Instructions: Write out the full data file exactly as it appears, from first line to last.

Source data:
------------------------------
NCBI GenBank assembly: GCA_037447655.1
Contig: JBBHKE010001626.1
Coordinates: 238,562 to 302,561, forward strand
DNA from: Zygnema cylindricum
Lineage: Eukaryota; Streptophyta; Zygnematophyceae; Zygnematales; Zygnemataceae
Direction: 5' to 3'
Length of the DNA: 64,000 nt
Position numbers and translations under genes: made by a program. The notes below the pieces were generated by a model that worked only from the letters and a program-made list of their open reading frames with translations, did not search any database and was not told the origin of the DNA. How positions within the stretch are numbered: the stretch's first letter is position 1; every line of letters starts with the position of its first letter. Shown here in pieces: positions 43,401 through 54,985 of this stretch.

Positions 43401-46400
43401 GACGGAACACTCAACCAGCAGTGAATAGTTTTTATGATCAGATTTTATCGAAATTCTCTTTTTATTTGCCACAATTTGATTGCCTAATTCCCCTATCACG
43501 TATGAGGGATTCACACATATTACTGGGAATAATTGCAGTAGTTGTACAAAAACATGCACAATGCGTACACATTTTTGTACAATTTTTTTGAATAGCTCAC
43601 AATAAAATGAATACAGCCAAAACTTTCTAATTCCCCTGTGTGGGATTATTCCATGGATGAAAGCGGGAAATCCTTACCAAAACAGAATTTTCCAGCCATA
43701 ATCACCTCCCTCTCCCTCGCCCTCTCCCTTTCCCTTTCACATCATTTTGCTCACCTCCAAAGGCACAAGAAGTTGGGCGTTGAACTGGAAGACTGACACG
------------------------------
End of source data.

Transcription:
NCBI GenBank assembly: GCA_037447655.1
Contig: JBBHKE010001626.1
Coordinates: 238,562 to 302,561, forward strand
DNA from: Zygnema cylindricum
Lineage: Eukaryota; Streptophyta; Zygnematophyceae; Zygnematales; Zygnemataceae
Direction: 5' to 3'
Length of the DNA: 64,000 nt
Position numbers and translations under genes: made by a program. The notes below the pieces were generated by a model that worked only from the letters and a program-made list of their open reading frames with translations, did not search any database and was not told the origin of the DNA. How positions within the stretch are numbered: the stretch's first letter is position 1; every line of letters starts with the position of its first letter. Shown here in pieces: positions 43,401 through 54,985 of this stretch.

Positions 43401-46400
43401 GACGGAACACTCAACCAGCAGTGAATAGTTTTTATGATCAGATTTTATCGAAATTCTCTTTTTATTTGCCACAATTTGATTGCCTAATTCCCCTATCACG
43501 TATGAGGGATTCACACATATTACTGGGAATAATTGCAGTAGTTGTACAAAAACATGCACAATGCGTACACATTTTTGTACAATTTTTTTGAATAGCTCAC
43601 AATAAAATGAATACAGCCAAAACTTTCTAATTCCCCTGTGTGGGATTATTCCATGGATGAAAGCGGGAAATCCTTACCAAAACAGAATTTTCCAGCCATA
43701 ATCACCTCCCTCTCCCTCGCCCTCTCCCTTTCCCTTTCACATCATTTTGCTCACCTCCAAAGGCACAAGAAGTTGGGCGTTGAACTGGAAGACTGACACG